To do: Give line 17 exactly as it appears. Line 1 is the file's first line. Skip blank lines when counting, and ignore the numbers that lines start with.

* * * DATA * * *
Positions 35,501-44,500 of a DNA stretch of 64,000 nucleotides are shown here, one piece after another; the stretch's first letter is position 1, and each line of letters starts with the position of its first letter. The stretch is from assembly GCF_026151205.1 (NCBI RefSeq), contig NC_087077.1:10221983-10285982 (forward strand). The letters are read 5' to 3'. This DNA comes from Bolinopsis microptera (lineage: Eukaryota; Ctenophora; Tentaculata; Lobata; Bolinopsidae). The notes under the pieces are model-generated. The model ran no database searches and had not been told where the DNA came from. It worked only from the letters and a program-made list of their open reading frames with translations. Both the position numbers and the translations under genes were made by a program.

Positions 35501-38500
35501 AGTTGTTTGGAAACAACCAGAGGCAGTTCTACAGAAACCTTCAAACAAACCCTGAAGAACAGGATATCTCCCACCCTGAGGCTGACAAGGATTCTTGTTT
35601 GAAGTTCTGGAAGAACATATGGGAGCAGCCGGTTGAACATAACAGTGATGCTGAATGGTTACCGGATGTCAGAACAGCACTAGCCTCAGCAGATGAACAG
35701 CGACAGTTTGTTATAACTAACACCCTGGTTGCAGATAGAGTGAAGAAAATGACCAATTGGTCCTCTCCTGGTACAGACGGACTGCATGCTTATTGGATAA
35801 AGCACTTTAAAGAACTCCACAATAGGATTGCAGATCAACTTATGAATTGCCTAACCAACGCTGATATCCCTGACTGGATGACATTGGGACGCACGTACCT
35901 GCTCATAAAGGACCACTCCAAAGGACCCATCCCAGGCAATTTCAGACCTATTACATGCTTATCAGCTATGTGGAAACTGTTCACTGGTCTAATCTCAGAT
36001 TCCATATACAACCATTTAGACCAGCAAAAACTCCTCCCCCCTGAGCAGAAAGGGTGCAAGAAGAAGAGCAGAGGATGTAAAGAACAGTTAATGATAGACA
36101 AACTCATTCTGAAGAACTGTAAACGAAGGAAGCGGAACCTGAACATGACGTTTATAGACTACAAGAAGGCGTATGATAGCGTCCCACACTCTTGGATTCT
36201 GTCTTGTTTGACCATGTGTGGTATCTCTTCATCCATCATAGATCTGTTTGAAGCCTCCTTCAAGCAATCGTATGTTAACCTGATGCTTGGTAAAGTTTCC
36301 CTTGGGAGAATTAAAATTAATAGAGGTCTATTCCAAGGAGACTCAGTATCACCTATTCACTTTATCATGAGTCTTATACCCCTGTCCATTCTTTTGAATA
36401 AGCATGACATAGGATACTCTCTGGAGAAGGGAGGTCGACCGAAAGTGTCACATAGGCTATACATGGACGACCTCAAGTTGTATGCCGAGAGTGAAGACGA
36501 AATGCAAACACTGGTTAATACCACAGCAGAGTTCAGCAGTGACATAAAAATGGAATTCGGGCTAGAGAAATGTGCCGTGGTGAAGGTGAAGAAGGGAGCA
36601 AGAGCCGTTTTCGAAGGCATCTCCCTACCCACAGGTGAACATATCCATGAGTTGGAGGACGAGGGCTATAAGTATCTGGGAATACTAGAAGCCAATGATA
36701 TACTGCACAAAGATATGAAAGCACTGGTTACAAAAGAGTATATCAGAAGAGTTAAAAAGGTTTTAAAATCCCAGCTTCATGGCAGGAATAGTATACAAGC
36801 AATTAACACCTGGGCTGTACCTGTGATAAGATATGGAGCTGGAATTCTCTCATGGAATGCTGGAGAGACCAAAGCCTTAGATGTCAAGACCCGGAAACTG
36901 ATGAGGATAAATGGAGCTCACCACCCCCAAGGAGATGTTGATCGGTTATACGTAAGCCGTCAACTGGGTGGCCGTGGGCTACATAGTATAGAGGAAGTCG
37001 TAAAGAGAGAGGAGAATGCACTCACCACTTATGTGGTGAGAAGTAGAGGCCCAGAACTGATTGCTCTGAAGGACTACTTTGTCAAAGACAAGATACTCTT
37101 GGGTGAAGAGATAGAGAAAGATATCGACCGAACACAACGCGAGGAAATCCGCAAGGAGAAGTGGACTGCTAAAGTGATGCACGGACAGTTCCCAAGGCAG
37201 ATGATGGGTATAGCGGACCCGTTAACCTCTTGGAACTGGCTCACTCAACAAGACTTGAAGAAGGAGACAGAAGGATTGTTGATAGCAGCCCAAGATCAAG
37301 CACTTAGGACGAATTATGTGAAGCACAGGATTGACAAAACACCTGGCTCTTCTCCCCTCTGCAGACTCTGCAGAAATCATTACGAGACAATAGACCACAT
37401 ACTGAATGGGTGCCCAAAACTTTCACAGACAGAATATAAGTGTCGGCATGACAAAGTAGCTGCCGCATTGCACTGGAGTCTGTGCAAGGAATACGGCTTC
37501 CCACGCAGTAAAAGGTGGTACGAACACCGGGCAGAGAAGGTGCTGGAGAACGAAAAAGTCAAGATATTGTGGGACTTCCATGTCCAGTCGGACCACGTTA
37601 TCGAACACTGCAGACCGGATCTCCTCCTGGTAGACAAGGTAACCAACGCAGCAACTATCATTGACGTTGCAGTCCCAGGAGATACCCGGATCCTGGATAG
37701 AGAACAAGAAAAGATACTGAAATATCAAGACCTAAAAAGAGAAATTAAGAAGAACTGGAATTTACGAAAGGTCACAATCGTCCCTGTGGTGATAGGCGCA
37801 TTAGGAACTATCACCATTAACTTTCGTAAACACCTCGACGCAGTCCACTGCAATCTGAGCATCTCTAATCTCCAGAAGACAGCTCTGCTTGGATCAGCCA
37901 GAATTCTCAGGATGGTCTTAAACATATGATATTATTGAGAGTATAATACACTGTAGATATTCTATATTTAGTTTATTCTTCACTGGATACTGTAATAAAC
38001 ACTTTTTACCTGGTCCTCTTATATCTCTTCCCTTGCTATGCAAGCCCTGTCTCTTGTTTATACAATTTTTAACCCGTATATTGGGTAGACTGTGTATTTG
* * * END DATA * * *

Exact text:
36901 ATGAGGATAAATGGAGCTCACCACCCCCAAGGAGATGTTGATCGGTTATACGTAAGCCGTCAACTGGGTGGCCGTGGGCTACATAGTATAGAGGAAGTCG